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Archive for the ‘Florida (where magical things happen)’ Category

Magical state, magical ballots

Posted by Charles II on June 15, 2013

We reported earlier on a Florida scandal in which Ana Alliegro, a consultant to Republican U.S. House representative David Rivera, was accused of paying Justin Lamar Sternad to run as a fake Democrat against Democratic challenger Joe Garcia. Garcia won by 6,000 votes.

Alliegro, who had disappeared prior to her interview with the FBI, re-materialized in Granada, Nicaragua. Sternad pleaded guilty to receiving $81,486 in illegal funds to run against Garcia. Rivera has visited her and is paying her $300 monthly rent. But it sounds as if the funds have been thin: she was cutting hair for a while. Meanwhile, Rivera has escaped prosecution because, without Alliegro, there’s not enough evidence to convict.

Newly-elected Democratic representative Joe Garcia may not be a great bargain. The Miami Herald accuses him of improperly soliciting absentee ballots… but no fraudulent votes were cast because the county clerk didn’t process those requests. Garcia’s campaign manager resigned. Republicans additionally believe that Garcia put up a fake conservative against Rivera in 2010, but no evidence is provided.

Posted in Florida (where magical things happen) | Comments Off on Magical state, magical ballots

Florida, where magical things happen

Posted by Charles II on December 12, 2012

Richard Luscombe, The Guardian:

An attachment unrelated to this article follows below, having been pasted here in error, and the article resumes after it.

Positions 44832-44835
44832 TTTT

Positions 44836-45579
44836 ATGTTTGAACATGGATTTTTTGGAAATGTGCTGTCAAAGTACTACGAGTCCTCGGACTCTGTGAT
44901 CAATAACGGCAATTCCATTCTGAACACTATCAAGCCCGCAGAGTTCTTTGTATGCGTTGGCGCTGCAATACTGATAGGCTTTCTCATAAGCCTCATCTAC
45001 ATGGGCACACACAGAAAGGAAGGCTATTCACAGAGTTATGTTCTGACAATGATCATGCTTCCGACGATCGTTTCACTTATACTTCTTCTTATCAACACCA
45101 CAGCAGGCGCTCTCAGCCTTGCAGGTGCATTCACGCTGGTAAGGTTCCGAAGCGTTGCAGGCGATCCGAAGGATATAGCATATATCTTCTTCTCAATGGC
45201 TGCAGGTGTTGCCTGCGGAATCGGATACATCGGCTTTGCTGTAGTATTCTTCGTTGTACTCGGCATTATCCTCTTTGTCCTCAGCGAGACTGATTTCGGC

The scale of abuse at a notorious youth residential school in Florida has been laid bare with the release of a report by investigators who say they have evidence of almost 100 deaths at the institution.

Investigators say they believe more graves are yet to be uncovered at the Arthur G Dozier School for Boys in Marianna, which closed a year ago following revelations of the widespread physical and sexual abuse of youths sent there since early last century.

It means the enormity of the outrage, in which survivors have told gruesome stories of regular beatings, rapes and even murders by staff members, is much greater than reported by the Florida Department of Law Enforcement in 2010, when the agency announced the presence of 31 grave sites.

“No understanding of the Florida State Reform School over the course of its history can be understood without consideration of the impact and implications of segregation, particularly those relating to criminal justice,” she said. “The majority of boys committed to the school and that died there were African American.”

Many of the deaths and abuse occurred within living memory. Some of the “law enforcement” criminals…er, officers… who committed these crimes are probably still alive.

When will there be justice for the sins of racism?

Posted in Florida (where magical things happen), racism | Comments Off on Florida, where magical things happen

Hooboy: Rotten Florida Republican Edition/Updated

Posted by Charles II on September 26, 2012

Kudos to Mark Caputo, Manny Garcia, and Scott Hiassen of the Miami Herald for this most entertaining story. It was summarized by Eric Lach, TPM Muckraker:

[Ana] Alliegro, a self-described “conservative bad girl” who this summer served as campaign manager to Justin Lamar Sternad, disappeared just before a scheduled meeting with federal investigators on Sept. 6.

[Democratic candidate] Sternad’s efforts reportedly benefited from $46,000 in secret money linked to [Republican Congressman David] Rivera.

Alliegro — whose grandfather was Senate president in Cuba during the Batista era, and whose father helped train contra rebels in Nicaragua for the U.S. military — has made several unsuccessful runs for public office.

A very bad girl. Fabiola Santiago, Miami Herald:

She’s a Bonnie without her Clyde, a political operative with a penchant for dating and marrying older men with impressive jobs. Only they end up running for their lives, including former Miami Mayor Joe Carrollo, who begged for a divorce after 83 days.